First of all, Ramadan Mubarak!! I could say that I was waiting for this month to start so I could start divulging all the best Pakistani recipes- but real talk. Coordinating with my mom to get a full recipe and instructions is hard work. But it kind of worked out, I have 30 days ahead of appetizers, entrees, and desserts to draw from! I’m actually really excited about this section, I’ve been wanting to learn/master some of my mom’s recipes for so long & it’ll be nice to have everything documented and saved (not to mention that it’s easier to follow a hard recipe over calling my mom and asking her how much is in a “pinch of X”).
Basically this next month is full of family dinners, where we all cram into the kitchen & each person is helping chop, stir, or fry something. So yesterday the whole family was over and we decided to make Samosas to break our fast, which are basically little triangle shaped pockets of spicy potato heaven. My mom is the only one who has truly mastered the triangle perfection, the rest of us either make scalene triangles or just opt for the simple life & make rolls.
If you’ve ever seen anyone make a samosa, you know that the tricky part isn’t the potato goodness inside but figuring out how to fold it so the stuffing stays inside but also retains a perfectly triangular shape. My sisters and I tried doing it without help and guys…it was real hard. We kept making squares and rhombuses. Then my mom sat down and started making them & I found out her method. Hint: it’s not magic.
It seems so simple, right?! Also for everyone who has tried making samosas with pastry sheets & have given up because they are so damn fragile and tear and bust apart- DON’T GIVE UP HOPE. My mom started using tortillas and now I don’t understand why this isn’t the norm. It’s so much easier to handle, it gets just as crispy, and it’s freaking delicious. Seriously. Save your pastry sheets for baklava.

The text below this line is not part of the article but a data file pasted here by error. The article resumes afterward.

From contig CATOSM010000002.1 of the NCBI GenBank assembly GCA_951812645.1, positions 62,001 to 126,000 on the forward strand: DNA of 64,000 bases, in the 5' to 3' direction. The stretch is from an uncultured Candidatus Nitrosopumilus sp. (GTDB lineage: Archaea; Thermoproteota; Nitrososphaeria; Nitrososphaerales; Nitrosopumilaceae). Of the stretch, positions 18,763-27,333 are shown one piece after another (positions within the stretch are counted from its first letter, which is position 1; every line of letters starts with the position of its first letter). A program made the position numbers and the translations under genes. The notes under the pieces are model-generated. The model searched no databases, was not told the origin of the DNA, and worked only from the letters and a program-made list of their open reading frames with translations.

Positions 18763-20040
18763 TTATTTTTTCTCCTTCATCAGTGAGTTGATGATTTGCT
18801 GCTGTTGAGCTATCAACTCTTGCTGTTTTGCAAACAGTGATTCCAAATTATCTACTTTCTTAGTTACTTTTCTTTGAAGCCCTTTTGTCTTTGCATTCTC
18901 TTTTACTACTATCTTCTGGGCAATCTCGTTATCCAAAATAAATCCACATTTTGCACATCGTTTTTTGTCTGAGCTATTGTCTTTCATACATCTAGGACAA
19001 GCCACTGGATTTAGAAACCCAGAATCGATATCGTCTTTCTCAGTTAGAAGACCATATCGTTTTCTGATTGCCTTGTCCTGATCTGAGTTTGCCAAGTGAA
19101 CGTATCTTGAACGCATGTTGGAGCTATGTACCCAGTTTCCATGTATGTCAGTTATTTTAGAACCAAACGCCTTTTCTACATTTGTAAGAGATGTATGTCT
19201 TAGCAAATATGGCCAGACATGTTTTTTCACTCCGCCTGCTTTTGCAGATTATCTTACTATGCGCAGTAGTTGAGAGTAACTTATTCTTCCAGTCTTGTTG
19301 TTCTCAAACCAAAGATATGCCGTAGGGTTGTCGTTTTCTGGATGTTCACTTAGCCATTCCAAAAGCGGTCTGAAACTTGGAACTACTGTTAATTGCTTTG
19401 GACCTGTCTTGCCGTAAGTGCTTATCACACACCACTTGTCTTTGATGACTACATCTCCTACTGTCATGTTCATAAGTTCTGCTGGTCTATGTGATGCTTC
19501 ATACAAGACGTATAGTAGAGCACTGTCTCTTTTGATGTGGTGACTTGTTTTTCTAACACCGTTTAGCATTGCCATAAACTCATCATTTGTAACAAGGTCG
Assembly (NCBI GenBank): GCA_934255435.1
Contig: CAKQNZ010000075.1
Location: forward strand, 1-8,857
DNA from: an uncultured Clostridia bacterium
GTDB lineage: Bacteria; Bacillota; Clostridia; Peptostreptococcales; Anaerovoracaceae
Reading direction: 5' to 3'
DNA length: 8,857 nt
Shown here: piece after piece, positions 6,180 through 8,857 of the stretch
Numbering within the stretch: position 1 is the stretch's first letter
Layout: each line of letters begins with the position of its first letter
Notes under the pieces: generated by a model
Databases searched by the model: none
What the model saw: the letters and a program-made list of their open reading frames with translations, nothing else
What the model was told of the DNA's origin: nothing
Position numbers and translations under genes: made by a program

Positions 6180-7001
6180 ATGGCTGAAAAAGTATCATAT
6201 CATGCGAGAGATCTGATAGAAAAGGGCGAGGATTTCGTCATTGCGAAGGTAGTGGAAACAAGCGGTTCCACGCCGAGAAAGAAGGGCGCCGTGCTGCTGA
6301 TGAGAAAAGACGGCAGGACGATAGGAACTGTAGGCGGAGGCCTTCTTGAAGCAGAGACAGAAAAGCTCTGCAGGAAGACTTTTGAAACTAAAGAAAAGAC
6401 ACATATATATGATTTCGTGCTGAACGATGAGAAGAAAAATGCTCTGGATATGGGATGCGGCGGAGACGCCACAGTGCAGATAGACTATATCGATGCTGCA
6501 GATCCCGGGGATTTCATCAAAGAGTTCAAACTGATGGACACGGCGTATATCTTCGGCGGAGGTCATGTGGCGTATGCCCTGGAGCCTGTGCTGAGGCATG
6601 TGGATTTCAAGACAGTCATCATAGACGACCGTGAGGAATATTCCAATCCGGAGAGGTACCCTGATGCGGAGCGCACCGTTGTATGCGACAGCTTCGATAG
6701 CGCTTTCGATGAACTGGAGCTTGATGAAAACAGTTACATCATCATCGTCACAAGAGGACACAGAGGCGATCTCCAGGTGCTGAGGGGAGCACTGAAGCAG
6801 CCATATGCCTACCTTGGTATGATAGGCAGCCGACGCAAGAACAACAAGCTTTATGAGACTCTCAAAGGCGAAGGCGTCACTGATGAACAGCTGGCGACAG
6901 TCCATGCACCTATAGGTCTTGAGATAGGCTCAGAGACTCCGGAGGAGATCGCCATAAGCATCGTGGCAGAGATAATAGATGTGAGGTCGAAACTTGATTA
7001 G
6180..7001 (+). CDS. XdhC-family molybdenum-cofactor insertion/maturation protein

Basically you cut the tortillas in three columns and fold as below. When you get done stuffing the pocket, you drop some water onto the open flap and then close it- and it stays closed!! Okay so maybe it is a little magical. (For those of you guys who haven’t tried making samosas, please reserve judgment on my samosa epiphanies and try to excuse my enthusiasm in finally figuring out the proper/easier way to do things.)
While we were changing things up & using tortillas instead of pastry sheets, we also decided to experiment our cooking method. Usually you deep fry these until they’re brown and crispy and delicious- but we decided that was too much oil. So we split the batch in half. The first half went into the oven and came out baked-level-of-crispy, all sides were evenly toasted and browned so success! The second half of these went into our (not even joking) Air Fryer. [My dad is obsessed with fried foods and saw this invention on TV and had to have it. The crazy thing? It actually works. We’ve made chicken, fish, french fries- it’s all come out beautifully crispy and delicious.] And, of course, the second batch was a success as well!
I was actually hesitant/excited about the Taste-of-Pakistan segment on here. Pakistani recipes always seem a little more daunting and complex- especially having to figure out the hard written recipe with my mom. But wow! I’m so happy with this. Samosas of course turned out amazing & it was such a great experience to cook with my mom. I mean- look how cute and talented she is?!
- 2 large potatoes, boiled & peeled
- 1/2 cup peas, frozen or fresh
- 1 tsp cumin seeds
- 1 tsp ajwain seeds
- 1 tbsp cayenne pepper
- 1 tsp salt
- 1 packet of tortillas
- 1/2 cup of oil
- In a bowl, mash potatoes. Add spices and peas. Mix well and set aside.
- Cut tortillas in three strips (as pictured above).
- Fold tortilla strip into triangle and stuff with potato filling. Swab open tortilla flap with water and close. (Refer to method in picture)
- Dip each samosa into oil and lay on baking tray.
- Bake at 375 degrees Fahrenheit for 30 minutes or until crispy brown.